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Here, as in ancient and illustrious Rome,
May chiefs and heroes cheer thy humble home;
The wise, the brave, from public broils retreat, s
To walk with heaven and thee through arbours sweet,
To share thy toils; thy little plans inspire,
And joke at night around thy glowing fire.
Still, near thy hut, upon the flowery green,
May Temperance, Hope, and Cheerfulness be seen,
Health, Plenty, Innocence, thy temples crown,
And Peace, each night, embosom thee in down,
And still, where'er thy humble roofs arise,
In northern climes, or under burning skies,
May guardian Liberty thy fields enclose,
Befriend thy friends and baffle all thy foes.

Cheered with the rural sweets on every side,
Slow through this charming vale we gayly glide,
Delightful spot ! from stormy winds secured,
By mountains sheltered and in wilds immured ;
Still as we pass rich level helds appear;
Chemung's huge barns and fertile farms draw near,
How changed those scenes from what so late they were !
Ere Freedom's banners waved triumphant here!
While o’er our coasts a powerful foe prevailed,
Here from behind the savages assailed ;
In bloody bands ransacked our weak frontier,
Fire, rapine, murder, marked their fell career.
Amid his corn the gasping planter fell,
Deep sunk the axe and direful rose the yell ;
'The midnight cottage, wrapt in sweet repose,
In flaming ruins with the morning rose;
There slaughtered corses, babes and fathers lay,
The naked mothers driven mid fiends away.
To thee, brave Sullivan! who scourged this crew,
Thy country's gratitude shall still be due ;
And future ages on these summits rear
Honours to him who planted freedom here.

We pause to mark amid this valley green How changed the tenants, how improved the scene! Where wretched wigwams late like kennels stood, Where bark canoes stole skulking o'er the flood, Where mangled prisoners groaned, and hatchets glared; And blood-stained savages the fire prepard,

There glittering towns and villages extend,
There floating granaries in fleets descend,
There ploughmen chant, and mowers sweep the soil,
And taverns shine, and rosy damsels smile ;
Thanks to the brave, who through these forests bore
Columbia's vengeance on the sons of gore;
Who drove them howling through th' affrighted waste,
Till British regions sheltered them at last.
Here, on the heights, where, suddenly array’d,
These hordes their last despairing effort made,
Where still the mouldering breastwork meets the view,
From whose defence as suddenly they flew,5
Here, on th' approach of night, we lodgings found,
And buried all our toils in sleep profound.

(To be continued.)

FOR THE PORT FOLIO.

Tribute to the memory of Anna Smedes.

Where twilight's sad and ling’ring ray,

With faint flush tints yon shad’wy hill;
The gravestone marks the tear-dew'd clay,

O'er which Affection muses still.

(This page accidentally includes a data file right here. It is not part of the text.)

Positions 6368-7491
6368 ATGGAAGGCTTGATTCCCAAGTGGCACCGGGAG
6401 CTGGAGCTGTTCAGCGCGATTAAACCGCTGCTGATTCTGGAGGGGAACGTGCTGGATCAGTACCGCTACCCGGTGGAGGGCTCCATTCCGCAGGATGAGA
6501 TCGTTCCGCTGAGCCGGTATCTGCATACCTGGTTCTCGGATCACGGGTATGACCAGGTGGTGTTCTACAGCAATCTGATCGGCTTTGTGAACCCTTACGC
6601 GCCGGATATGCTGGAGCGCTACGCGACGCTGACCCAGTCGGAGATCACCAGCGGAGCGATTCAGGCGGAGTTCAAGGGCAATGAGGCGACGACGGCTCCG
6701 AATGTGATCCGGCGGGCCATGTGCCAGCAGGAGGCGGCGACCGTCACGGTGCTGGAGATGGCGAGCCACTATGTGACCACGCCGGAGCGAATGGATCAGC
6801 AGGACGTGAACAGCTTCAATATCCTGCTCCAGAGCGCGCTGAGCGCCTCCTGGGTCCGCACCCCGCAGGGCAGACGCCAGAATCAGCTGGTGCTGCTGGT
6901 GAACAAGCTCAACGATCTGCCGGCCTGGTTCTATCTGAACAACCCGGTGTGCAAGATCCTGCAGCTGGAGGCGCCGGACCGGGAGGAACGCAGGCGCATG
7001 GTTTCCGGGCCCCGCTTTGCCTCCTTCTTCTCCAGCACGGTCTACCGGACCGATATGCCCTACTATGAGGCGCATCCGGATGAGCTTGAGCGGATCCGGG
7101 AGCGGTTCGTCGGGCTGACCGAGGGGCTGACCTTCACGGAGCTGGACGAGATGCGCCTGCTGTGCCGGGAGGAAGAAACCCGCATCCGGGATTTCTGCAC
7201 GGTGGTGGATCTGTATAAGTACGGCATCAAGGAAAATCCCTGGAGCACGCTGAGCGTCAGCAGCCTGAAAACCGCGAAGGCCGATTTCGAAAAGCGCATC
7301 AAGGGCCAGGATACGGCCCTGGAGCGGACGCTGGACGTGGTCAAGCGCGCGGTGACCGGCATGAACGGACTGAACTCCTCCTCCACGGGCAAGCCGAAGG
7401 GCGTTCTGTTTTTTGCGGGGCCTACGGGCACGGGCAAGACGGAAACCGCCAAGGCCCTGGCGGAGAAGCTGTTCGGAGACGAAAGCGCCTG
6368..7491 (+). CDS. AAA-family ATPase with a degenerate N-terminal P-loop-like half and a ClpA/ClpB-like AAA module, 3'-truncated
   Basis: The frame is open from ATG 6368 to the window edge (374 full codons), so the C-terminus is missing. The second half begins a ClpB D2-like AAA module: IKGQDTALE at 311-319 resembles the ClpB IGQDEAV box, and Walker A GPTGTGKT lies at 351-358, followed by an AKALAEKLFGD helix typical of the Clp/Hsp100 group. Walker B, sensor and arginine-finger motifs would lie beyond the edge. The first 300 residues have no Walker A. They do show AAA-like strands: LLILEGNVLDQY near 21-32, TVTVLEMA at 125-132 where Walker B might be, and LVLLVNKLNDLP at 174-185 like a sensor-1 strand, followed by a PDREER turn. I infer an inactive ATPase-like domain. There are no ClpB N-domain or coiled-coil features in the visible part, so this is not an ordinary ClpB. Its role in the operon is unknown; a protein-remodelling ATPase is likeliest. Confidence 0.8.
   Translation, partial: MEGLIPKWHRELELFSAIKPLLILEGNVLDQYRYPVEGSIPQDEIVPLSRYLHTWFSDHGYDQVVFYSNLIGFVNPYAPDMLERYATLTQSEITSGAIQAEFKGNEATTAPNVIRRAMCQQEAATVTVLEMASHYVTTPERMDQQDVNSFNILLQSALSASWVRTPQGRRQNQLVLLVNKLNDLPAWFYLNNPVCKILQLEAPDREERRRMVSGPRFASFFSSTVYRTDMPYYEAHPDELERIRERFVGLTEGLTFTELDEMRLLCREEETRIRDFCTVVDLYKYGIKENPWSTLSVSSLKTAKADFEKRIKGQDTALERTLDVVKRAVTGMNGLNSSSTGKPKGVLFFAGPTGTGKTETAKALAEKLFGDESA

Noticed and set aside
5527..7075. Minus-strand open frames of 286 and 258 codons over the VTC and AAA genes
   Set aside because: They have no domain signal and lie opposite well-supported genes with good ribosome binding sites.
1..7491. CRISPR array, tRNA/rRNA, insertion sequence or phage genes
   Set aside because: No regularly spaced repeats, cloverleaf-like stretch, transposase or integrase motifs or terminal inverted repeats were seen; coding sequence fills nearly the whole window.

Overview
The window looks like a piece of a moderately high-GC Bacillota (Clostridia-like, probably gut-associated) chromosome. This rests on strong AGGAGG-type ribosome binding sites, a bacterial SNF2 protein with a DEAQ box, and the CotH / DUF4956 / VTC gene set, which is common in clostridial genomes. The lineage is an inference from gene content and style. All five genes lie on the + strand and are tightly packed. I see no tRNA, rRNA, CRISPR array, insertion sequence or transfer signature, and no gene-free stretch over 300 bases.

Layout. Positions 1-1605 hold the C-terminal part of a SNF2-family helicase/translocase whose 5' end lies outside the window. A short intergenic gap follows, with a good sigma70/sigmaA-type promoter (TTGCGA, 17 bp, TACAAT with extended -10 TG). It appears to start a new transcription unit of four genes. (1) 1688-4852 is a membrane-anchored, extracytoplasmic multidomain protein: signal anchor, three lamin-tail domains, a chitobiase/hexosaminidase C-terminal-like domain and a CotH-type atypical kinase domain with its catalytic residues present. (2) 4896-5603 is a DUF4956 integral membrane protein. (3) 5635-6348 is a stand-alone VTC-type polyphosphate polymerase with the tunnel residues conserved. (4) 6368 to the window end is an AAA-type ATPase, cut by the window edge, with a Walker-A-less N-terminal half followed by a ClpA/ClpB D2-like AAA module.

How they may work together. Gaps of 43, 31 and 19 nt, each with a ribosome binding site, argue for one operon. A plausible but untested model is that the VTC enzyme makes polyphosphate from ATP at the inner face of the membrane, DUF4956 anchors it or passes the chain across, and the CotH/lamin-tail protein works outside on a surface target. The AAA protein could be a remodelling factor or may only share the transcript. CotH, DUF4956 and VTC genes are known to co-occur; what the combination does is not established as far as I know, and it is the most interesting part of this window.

Enshrin'd within its bosom cold,

The corse of buried Anna lies;
Ne’er did sepulchral shroud infold,

A lovelier form, a fairer prize.

In this expedition against the hostile Indians, which was committed to the management of general Sullivan, and crowned with the most complete success, the only stand made by the savages was at this place, August 29th, 1799. After a short skirmish they were driven from this their last hold, and pursued beyond the Gennesee river. Forty of their towns, and upwards of one hundred and sixty thousand bushels of Indian corn were destroyed. The remnant of the tribes took refuge in Canada ; and thus an immense extent of the most fertile country of the United States was laid open to the enterprise of our active and industrious settlers. The white population of these parts of the State of New-York, settled since, may be fairly estimated at three times the number of all the Indians within fire hundred miles of the place.

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FOR THE PORT FOLIO.

To Miss

Touch not again thy sacred lyre,

Forbear that meiting hallow'd strain;
'Twill reillume my bosom's fire,
'Twill wake my heart to feel again:

That heart which once, with youthful glow,
Felt all that love could ever know.

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'Tis when Cynthia's rising beam, Sheds on lake or rippling stream

Her silver gleams, When some pale lover, wand'ring far, Seeks the bright Hesperian star,

In fancy's dreams:

'Tis when the rais'd romantic mind, To peace, to love, to heaven resigned,

Loves to repair
To some wild fragrant myrtle cove,
And there in contemplation rove

Released from care.

'Tis when the fairy orb, serene, Divinely blends each rural scene

Of hill and dale, When by the heav’nly visioned light, From perfum'd spray, the bird of night

Descants his tale.

'Tis when the grief-worn pilgrim hies To commune with his kindred skies

To seek relief In pious pray’r- and fancy tells That there the form regretted dwells,

Releas'd from grief.

"Tis when the sentient, wounded heart, Pierced by Slander's keenest dart,

O’erwhelmed with woes, Flies from the busy haunts of men, Eager t’escape their vulgar ken,

And seek repose.

'Tis that blest hour when lovers stray To taste those joys that shun the day,

Congenial hour, When timid maids their lovers bless, When by this light they first confess

Love's gentle power.

'Tis when the poet, Passion's child, In Fancy's world now wanders wild,

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